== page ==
100 Greatest Bob Dylan Songs

From "Just Like a Woman" to "John Wesley Harding," we count down the American icon's key masterpieces

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36. "With God on Our Side" (1964)

Tom Morello: I may be the last person alive who still believes that Dylan sold out at Newport in 1965 when he went electric. The pressure was on to lead a movement, something he didn't sign up for and wasn't interested in. I think he missed an opportunity to see if there was a ceiling to what music could do to push forward radical politics. But he came close with "With God on Our Side."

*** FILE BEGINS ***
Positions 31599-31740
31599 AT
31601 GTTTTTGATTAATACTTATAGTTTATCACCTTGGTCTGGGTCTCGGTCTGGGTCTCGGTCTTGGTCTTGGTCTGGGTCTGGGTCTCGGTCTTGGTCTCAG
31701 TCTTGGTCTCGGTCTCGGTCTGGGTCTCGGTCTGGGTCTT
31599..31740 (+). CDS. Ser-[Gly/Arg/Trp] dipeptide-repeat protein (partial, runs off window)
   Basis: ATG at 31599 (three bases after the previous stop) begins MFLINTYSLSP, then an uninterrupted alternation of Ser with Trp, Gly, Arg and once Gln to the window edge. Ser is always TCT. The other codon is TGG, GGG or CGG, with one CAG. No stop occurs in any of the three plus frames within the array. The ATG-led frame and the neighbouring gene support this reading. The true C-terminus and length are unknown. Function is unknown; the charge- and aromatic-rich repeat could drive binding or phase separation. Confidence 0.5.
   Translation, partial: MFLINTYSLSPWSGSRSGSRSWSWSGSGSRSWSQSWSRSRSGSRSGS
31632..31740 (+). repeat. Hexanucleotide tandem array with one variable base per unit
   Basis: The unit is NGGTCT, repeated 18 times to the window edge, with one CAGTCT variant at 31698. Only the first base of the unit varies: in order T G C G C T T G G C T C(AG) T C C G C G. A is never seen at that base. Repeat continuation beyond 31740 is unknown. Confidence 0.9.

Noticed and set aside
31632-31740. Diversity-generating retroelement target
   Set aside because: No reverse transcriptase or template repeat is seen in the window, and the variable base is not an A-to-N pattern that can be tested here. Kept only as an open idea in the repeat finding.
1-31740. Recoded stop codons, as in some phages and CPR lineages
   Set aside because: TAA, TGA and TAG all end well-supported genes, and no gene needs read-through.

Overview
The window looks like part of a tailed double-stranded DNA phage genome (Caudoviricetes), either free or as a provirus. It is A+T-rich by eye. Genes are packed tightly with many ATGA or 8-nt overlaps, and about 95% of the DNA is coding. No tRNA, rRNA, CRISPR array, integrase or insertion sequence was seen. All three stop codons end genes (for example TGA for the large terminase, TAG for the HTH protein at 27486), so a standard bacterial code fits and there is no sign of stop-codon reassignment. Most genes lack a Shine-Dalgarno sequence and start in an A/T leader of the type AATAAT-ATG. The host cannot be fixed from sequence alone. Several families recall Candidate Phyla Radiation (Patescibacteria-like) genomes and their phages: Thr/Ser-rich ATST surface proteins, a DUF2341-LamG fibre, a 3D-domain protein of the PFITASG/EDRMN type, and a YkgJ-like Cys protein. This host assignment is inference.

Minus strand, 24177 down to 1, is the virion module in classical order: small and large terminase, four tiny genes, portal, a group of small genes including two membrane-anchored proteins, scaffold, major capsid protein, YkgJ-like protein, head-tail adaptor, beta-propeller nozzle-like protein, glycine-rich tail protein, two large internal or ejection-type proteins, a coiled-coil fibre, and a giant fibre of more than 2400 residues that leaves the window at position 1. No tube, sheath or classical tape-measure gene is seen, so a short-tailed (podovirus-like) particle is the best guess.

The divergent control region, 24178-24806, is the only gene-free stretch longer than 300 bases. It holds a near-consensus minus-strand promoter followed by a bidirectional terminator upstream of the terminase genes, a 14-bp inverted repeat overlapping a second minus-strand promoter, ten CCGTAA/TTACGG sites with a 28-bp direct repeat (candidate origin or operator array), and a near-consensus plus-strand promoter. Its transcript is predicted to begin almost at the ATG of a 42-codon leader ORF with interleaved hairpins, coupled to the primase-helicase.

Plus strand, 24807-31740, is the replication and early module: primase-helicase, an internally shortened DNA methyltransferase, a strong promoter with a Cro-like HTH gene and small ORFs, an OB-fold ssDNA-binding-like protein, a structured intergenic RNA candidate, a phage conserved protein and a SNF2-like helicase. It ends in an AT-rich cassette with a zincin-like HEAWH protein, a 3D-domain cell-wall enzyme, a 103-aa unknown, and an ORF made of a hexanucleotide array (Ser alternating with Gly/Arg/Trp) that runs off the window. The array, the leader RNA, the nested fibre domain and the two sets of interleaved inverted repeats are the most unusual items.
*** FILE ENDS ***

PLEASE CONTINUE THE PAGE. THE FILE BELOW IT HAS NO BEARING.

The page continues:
I never knew how politically radical Dylan was until I got The Times They Are A-Changin'. He was 22 but sounds like he's 80, like this wizened guy who's had a long life as a vigilante, croaking out songs of hard truth. But "With God on Our Side" is not some historical relic. It is a living exposé of war crimes, past, present and future. Dylan lays bare the hypocrisy of war and unmasks the whitewashing of our military ventures. He's singing about the people who make war, profit by it, and the families that send children to die. "You don't count the dead when God's on your side," he sings. "And you never ask questions when God's on your side." From shock-and-awe to Abu Ghraib to the morass in Afghanistan, those phrases can very much be applied to our exploits today.

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